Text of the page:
The Atlantic: Which Colleges Should We Blame for the Student-Debt Crisis?
I remember when I was researching schools to obtain my degree, I looked at University of Phoenix first because of its focus on online classes (commute and kids makes attending on-campus classes very challenging), not knowing much about the school or the quality of the degree. I called to ask some cursory questions and quickly found myself in a conversation that sounded like I was being sold some land; the “admissions rep” wanted me to sign up right then and there, and just said “yep” to me on everything I asked. Before I even had a chance to research the school more on my own I was compelled to call back and turn them down because the rep was calling me at least once a day (sometimes three) to see if I had made my decision. If a school has to sell themselves that hard to get my tuition money, how good could it possibly be? I always—always—question the hard sell.
Subject says (most of) it all. I have been working with the command line more lately, partially out of need, largely out of preference, and am starting to collect a bunch of little snippets I have modified from other or created out of whole cloth to get me through my day.
The section has a germinal collection of command line snippets, but the real work lies in the shell scripting cheat sheet and info on creating a command line application with Xcode using Foundation classes.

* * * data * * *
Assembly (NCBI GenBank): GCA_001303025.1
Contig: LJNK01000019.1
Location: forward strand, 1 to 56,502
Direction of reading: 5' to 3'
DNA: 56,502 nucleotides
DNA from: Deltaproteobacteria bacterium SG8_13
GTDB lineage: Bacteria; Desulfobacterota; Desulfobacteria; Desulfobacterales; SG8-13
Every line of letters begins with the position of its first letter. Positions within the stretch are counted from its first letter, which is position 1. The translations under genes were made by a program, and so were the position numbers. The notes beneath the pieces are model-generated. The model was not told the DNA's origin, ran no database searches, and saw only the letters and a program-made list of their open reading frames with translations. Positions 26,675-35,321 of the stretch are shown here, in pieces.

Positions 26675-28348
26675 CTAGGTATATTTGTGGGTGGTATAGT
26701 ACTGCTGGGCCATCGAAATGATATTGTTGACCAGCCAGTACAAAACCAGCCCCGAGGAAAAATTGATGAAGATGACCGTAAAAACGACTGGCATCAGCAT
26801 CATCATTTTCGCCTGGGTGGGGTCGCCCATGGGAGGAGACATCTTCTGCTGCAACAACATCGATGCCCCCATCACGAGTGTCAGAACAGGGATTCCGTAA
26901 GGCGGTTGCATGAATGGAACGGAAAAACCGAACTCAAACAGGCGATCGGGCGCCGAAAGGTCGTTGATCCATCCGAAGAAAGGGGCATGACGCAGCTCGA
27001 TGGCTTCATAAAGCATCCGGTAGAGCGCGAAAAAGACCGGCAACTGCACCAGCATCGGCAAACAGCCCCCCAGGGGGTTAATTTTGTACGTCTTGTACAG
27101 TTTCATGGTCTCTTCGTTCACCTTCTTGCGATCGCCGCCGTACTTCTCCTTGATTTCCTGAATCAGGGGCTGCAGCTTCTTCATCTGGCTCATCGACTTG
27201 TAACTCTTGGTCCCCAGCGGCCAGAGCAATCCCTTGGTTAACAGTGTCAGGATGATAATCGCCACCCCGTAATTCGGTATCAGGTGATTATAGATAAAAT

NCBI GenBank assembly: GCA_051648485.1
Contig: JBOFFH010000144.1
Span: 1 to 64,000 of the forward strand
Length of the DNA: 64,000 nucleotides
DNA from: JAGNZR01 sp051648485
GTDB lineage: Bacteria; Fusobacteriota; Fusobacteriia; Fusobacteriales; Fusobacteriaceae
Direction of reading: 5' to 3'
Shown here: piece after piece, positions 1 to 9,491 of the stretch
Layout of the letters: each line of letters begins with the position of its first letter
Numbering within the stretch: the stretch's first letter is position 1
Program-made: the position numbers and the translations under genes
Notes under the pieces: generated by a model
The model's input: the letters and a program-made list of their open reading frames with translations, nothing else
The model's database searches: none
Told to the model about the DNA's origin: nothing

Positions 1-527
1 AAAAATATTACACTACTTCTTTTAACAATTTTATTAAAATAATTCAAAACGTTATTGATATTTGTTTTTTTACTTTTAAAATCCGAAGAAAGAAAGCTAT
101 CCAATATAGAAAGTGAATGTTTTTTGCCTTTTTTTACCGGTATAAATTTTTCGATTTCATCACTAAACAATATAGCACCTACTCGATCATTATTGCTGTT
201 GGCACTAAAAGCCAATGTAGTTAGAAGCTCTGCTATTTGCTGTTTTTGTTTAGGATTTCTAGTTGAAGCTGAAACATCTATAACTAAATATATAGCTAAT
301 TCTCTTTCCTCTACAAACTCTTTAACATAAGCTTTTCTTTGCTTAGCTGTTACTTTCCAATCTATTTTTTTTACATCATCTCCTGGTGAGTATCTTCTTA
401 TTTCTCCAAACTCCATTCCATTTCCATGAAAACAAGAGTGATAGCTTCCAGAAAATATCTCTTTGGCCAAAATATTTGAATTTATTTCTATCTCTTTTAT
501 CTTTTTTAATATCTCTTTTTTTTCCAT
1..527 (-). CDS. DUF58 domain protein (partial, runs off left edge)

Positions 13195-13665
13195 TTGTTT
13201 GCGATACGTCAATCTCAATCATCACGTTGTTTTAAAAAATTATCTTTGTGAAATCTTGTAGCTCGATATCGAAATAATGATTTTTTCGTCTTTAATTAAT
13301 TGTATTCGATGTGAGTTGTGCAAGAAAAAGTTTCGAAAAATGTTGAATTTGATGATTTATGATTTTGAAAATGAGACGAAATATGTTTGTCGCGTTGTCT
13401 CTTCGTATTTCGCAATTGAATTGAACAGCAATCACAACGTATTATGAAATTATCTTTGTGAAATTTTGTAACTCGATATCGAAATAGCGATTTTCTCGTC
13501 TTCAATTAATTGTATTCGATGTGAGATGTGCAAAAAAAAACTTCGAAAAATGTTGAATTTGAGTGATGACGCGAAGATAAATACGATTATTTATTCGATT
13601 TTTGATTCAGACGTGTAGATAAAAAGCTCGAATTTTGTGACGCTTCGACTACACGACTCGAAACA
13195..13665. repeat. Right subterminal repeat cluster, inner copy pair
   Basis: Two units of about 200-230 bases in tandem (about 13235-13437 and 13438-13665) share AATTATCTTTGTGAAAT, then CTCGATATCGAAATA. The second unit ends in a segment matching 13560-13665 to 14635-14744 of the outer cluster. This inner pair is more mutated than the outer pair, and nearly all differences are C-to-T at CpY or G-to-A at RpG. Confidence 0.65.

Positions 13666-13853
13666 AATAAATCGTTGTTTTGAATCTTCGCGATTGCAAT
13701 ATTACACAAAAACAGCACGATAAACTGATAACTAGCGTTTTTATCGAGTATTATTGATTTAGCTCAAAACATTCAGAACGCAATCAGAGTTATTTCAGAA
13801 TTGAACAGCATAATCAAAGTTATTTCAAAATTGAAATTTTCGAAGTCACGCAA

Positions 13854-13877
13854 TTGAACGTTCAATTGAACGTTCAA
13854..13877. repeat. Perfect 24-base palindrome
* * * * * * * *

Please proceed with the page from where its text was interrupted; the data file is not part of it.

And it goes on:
Friends don’t let friends drink and drive.
Friends don’t let friends drink and drill.1
Friends don’t let friends drink and Photoshop.
Friends don’t let friends drink and review code.
Apologies to Matt Groening, but this has always been one of my favorites.
Dear Massachusetts Drivers,
Please consider some pro-tips about driving from a displaced Californian…
- Merging is most efficiently achieved with alternate feeding of cars into the merging lane. Doing so will mean less traffic snarls and frustration. If you are racing ahead of the other drivers getting into bumper-to-bumper traffic, you are just playing with yourself.
- When you change lanes behind me, regardless of direction, and decide to make a statement by coming within inches of my rear bumper (whatever statement that may be, I have no idea), please understand that if you hit or clip my car, the fault will lie with you since you rear-ended me and should have been in control of your vehicle at all times particularly in regards to the car immediately in front of you. This is doubly true for drivers of all sports cars, construction, and landscaping trucks.
- When you change lanes to get in front of me, going at a speed that is at least matches mine or faster would be best, otherwise get out of my way.
Until such time that you see fit to follow these suggestions, I would hold you dear in my heart as your own class of stupid crazy. Especially those of you on Route 128 north of the Pike.
A collection of typographic details of which I usually take notice and never think to photograph: Type Hunting.
(via Daring Fireball)